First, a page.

Published at Friday, October 05th, 2018 - 19:15:28 PM. Patio. By Alek.
Garden Patio Design - How to Design a Patio A patio is just one element of a garden design, but it is one of the most expensive parts of any garden build. Because the patio fulfills several different functions it needs be given careful consideration. Here are a few pointers on how to design a patio. Location of the patio Most patios are sited immediately adjacent to the rear exit from the house because it is convenient - this may not be the best location for your patio. The back of the house may be shaded all day and therefore not ideal if you wish to like to sit in the sun. Consider a small terrace to the rear of the house with another seating area somewhere else in the garden which gets more sun. When designing a garden its a good idea to include more than one patio.. One patio can be sited so that it catches the last of the evening sun to provide a warm spot for an evening drink or meal. This makes the garden much more interesting and ensures that you are using more of the garden. Intended use of the patio Decide how you want to use the patio. Is the patio mainly for alfresco dining or sunbathing or relaxing with a book or all three? The intended use will dictate the size and location of the patio. A patio mainly for dining is best placed where there is some shade so that diners can keep cool on warmer days and seek the sun when the weather is cooler. A patio intended mainly for sunbathing needs to be in a spot where its sunny all day. If you want young children to safely use the patio, it needs to be somewhere you can see them from the house. Capacity of the patio The patio needs to be large enough to accommodate the correct size of table with room for chairs to be pulled out and for people to move around easily when others are seated. A guide is to allow 1m width for the table, 500mm width on either side of the table for each chair when not pushed under the table, 300mm between chairs down the side of the table, and 700mm width to pull each chair out and sit down comfortably. Including built-in seating Patio designs incorporating built-in seating with pergolas and outdoor fireplaces look very chic and transform the patio into an outdoor room. It is also a great way to make use of all available space in a very small garden. This solution is convenient if you dont want to shuffle around with garden furniture. However, the position of the seating is fixed and restricts how you can use the patio. The space is less flexible as seating cannot be varied to turn a dining area into a lounging area. Creating privacy If the patio is overlooked the patio design will need to include screening. Walls, hedges, pergolas, and fences can be included in the patio design to provide a sense of enclosure and privacy. When building a wall around a patio it is a great idea to include a window through to other garden areas so that the patio doesnt end up feeling to claustrophobic. Windows in dividing walls create an interesting glimpse of the rest of the garden without compromising privacy. The choice of screening will depend on available budget. Walls are expensive to build, wooden screens with posts and trellis panels are much cheaper. Planting a hedge is usually the cheapest option, but may take a while to grow in unless you can afford large plants or an instant hedge. Decide on the budget Installing a patio is expensive but it is worth spending as much as you can afford as the patio is such an important part of the garden. The garden should be viewed as an outdoor room and if you are prepared to spend a little extra on getting it right it will be useable for most of the year. Allow around £120 per square metre as an all-in cost to get a contractor to lay your patio. Choosing the surface material The most common surface for a patio are paving slabs. There are many different types of paving slab with a wide range of price tags. Steer clear of concrete slabs - they are often more expensive than natural stone, will fade over time and always end up looking fake. Indian Sandstone has dominated the paving slab market for years as it is cheap, natural, widely available and looks good. Cheaper Indian Sandstone is not always the bargain it appears as it is thinner, or poorer quality and more porous causing leaching of the minerals in the mortar onto the top surface of the stone. There are some inexpensive granite slabs currently available that make a wonderful surface only slightly more expensive than Indian Sandstone. The more expensive options are Travertine, York stone, Basalt, and Marble. Polished concrete makes a wonderful contemporary surface for the patio. Resin bound gravel is not only great for driveways, but makes an excellent contribution to the patio paving when combined with other materials for textural contrast. Get the best quality stone you can afford then the patio will last longer and stay looking good for many years. A patio should never be designed in isolation without considering the rest of the garden. A well designed garden where all the elements are in scale with each other and the house will connect the house and garden. A balanced design that includes a patio or multiple patios will give the garden coherence and ensure that it is a pleasant, comfortable space in which to spend time.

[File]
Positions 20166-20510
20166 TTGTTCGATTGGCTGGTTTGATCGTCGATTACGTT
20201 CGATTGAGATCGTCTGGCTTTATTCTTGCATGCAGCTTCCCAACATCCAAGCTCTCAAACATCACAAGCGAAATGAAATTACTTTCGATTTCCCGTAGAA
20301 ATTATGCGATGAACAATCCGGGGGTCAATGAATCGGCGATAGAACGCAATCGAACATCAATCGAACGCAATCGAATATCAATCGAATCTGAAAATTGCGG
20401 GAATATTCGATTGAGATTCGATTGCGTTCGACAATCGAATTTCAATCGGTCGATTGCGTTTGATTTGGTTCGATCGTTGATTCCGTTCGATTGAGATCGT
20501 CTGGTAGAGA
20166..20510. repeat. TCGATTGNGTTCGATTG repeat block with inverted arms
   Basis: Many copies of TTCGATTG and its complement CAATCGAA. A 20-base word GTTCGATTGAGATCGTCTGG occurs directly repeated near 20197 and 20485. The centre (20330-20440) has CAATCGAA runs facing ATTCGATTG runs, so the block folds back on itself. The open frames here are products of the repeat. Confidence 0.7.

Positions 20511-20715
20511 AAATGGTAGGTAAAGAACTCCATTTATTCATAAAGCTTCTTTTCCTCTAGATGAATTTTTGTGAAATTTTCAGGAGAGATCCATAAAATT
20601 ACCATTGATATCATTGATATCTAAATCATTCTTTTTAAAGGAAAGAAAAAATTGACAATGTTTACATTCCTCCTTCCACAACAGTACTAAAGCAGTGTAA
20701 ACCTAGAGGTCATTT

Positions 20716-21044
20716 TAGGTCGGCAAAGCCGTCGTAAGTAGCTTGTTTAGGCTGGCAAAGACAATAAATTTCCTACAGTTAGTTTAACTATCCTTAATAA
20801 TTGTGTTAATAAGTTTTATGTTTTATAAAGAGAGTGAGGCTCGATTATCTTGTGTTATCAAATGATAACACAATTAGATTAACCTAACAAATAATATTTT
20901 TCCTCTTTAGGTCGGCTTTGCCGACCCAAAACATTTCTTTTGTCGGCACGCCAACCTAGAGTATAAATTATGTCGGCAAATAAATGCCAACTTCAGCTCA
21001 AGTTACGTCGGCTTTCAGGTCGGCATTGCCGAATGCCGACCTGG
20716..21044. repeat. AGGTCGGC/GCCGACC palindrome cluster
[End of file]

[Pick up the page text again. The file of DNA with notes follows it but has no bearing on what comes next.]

What Flagstone Pavers to Choose for Your Patio, and What to Think About When Creating Your Design! Every garden needs a patio, somewhere to sit and reflect, enjoy your garden, entertain and relax. Often, a patio will be the focal point of a garden so it is important to not only get your patio design right, but to also use the right materials! Bricks, concrete and pebbles can be used, but often the most popular choice is flagstones as they are generally flat and durable. Choosing what flagstone pavers to use can be a daunting task, as they come in such as vast array of sizes, shapes, colours and textures. Budget will obviously have a big bearing on your decision and you must make sure that whatever paver you choose you are happy with it, because you do not want to have to be taking up and relaying your patio if you can help it!! When purchasing your flagstones get them all at the same time, to avoid variations in texture and colour. Popular choices for flags include sandstone, limestone and granite. There are also a lot of imported stones available like indian stone, which is often a cheaper option to some regional stones like yorkshire stone. Take your time to choose your flagstone pavers. A lot of garden centres and builders yards will have them on display for you to view. Choose something that will compliment your existing style and features. You dont want to spend a lot of money on the in thing only to discover it has gone out of fashion in a few years time! The shape of patio that you choose will depend on your design and the shape and size of your garden. Patios should look natural and flow with the overall design of your garden. Patios can be raised, flat, square, rectangle, round the list is endless. Rectangle and square patios tend to be more traditional and fit into spaces well, so if you have a smaller garden it is often better to choose a patio with straight edges. If you have a bit more space, then you might want to consider a patio with curves to create a soft flowing look. Give consideration as to what you will be using your patio for, and what type and size of patio furniture or ornaments are going to be placed on your patio area. I have often seen people build patios which are going to be used as a family eating area, only for the whole patio to be swamped when a family table is placed on it, making it difficult for people to manoeuvre round the table and leaving absolutely no room for anything else such as pots, ornaments or seating. If you intend to entertain on your patio or eat as a family on it, make sure that your patio is big enough! There is nothing worse than designing and building your patio, only to discover it is too small as does not meet your needs! Another very important point of consideration in any patio design is where to place your patio. Patios really can go anywhere in the garden and more and more people are moving away from the traditional positioning of a patio, which is usually adjoining your house. Consider sunlight. Will the position you have chosen for your patio get the sun? Does that position get a breeze compared to other parts of your garden? Will you have to cross wet grass to get to your patio? Will your patio position be overlooked by your neighbours? Finally, how far is your patio from the kitchen if you intend to carry food and drinks to it? Make sure all these points are considered before choosing a location. There are so many aspects to consider when building a patio, but whatever you do, think about your design carefully and do not rush! Plan carefully so that you end up with a patio that you truly love and can enjoy!